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This skater was one of only two to brave the extremely cold, bitter temperatures while skating at Nathan Phillips Square on Jan. 2 2014. (FRED LUM/THE GLOBE AND MAIL)

This skater was one of only two to brave the extremely cold, bitter temperatures while skating at Nathan Phillips Square on Jan. 2 2014.

(FRED LUM/THE GLOBE AND MAIL)

Toronto councillor urges city to keep outdoor ice rinks open into March Add to ...

Toronto Councillor Paula Fletcher wants the city to let skaters get the most out of this year’s cold weather and keep more rinks open into March.

This weekend was the last call for most of the city’s 52 outdoor skating rinks, with 17 remaining open for an extra three weeks.

But Ms. Fletcher, who tries to skate most days at a city rink, says given the frigid weather it does not make sense to shut so many rinks for the season. Next week, she also plans to ask the Parks Committee to change its rink policy to avoid this kind of problem in future years.

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“I want to keep Toronto skaters on the ice,“ she said Wednesday.

Ms. Fletcher has written to the deputy city manager responsible for parks and to Toronto’s chief financial officer asking for the extension for this season. She estimates it costs about $25,000 to keep a rink open for an extra three weeks.

“That’s a no-brainer – keep people skating while they can skate,” she said.

Deputy Mayor Norm Kelly said he hopes staff can find the money to extend the season at more rinks.

“As a guy that skated as a kid to the very last moment I would hope that they would stay open,” he said Wednesday. “There are always causes for which you can find money – I would argue that is one of them.”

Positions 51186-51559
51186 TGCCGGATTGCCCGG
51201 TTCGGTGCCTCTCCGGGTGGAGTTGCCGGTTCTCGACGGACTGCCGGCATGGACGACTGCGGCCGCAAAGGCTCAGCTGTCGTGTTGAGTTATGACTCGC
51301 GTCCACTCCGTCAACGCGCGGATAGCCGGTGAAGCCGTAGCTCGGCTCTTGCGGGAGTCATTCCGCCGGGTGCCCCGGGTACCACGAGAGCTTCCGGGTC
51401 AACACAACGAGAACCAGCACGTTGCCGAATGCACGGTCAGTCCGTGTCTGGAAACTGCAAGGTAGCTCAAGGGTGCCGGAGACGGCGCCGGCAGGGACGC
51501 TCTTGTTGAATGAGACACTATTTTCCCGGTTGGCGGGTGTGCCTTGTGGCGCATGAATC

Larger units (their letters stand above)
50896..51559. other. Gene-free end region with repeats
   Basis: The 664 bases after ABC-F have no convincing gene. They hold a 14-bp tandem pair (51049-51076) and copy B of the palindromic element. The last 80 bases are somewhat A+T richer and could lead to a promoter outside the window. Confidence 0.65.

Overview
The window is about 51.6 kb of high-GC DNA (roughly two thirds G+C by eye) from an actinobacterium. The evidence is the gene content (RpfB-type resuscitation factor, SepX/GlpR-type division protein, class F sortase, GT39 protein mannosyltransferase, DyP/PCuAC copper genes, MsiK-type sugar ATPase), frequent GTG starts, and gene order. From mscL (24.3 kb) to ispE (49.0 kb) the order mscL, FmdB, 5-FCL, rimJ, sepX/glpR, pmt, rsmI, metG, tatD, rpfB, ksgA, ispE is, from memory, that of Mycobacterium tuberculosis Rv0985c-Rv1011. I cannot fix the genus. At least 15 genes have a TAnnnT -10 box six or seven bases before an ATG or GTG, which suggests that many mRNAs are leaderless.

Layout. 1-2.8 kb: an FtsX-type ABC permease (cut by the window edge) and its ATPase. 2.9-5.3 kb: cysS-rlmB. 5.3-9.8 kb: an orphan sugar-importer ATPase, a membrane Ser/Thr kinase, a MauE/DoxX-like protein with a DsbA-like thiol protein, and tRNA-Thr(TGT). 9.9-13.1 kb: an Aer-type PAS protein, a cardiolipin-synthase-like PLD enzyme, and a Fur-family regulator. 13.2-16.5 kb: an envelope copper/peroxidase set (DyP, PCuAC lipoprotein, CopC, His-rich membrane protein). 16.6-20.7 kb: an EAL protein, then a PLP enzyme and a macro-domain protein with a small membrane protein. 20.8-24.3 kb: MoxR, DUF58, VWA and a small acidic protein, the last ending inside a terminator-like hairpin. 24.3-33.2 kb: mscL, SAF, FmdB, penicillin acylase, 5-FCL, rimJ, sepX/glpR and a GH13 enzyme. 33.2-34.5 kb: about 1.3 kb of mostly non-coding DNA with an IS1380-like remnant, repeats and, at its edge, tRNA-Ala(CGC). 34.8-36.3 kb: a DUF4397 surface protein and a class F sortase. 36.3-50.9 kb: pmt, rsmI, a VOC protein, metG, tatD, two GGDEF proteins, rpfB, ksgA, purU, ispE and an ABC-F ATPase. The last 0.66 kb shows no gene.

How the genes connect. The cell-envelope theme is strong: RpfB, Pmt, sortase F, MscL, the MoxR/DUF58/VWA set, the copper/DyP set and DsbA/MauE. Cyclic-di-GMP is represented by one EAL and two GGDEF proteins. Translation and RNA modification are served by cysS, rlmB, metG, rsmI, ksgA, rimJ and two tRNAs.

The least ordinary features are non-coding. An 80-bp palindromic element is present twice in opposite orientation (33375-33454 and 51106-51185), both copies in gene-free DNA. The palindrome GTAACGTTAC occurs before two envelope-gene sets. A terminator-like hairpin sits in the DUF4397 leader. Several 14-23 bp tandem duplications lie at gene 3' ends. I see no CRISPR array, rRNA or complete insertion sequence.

Ms. Fletcher said she has had a response from the city’s CFO Rob Rossini, saying he has passed her request on to the parks department, but indicating that it is not just a case of finding the extra money.

“I assume he means there are logistics involved because the rinks closed on February 23,” she said.

The chair of the city's budget committee Frank Di Giorgio called the last-minute request "unrealistic."

"These things are planned in advance as far as money goes," he said Wednesday evening. "We have to draw the line somewhere."

The rinks are maintained by seasonal workers, he said, whose jobs ended last weekend. 

A motion to extend the season by three weeks for the rink at Dieppe Park passed 36 to 7 at last week's council meeting with councillors Mike Del Grande, Sarah Doucette, Ron Moeser, John Parker, Jaye Robinson, Karen Stintz and Michael Thompson voting against it. 

A report that went with the member's motion said it would cost the city $25,808 to extend the season - $7,500 for utilities and $18,308 for staff. 

In order to avoid the problem in future years, Ms. Fletcher is asking the parks committee to change Toronto’s rink policy and base the season on weather conditions, rather than the calendar. In mild years, she said, the city could put the money it saves when rinks close early into a contingency fund to be used in cold winters such as this one to extend the season.

“Given the unpredictable nature of the weather in March…it would seem logical to build in flexibility,” Ms. Fletcher writes in a letter to be considered by the committee at its meeting next week.

Follow on Twitter: @lizchurchto

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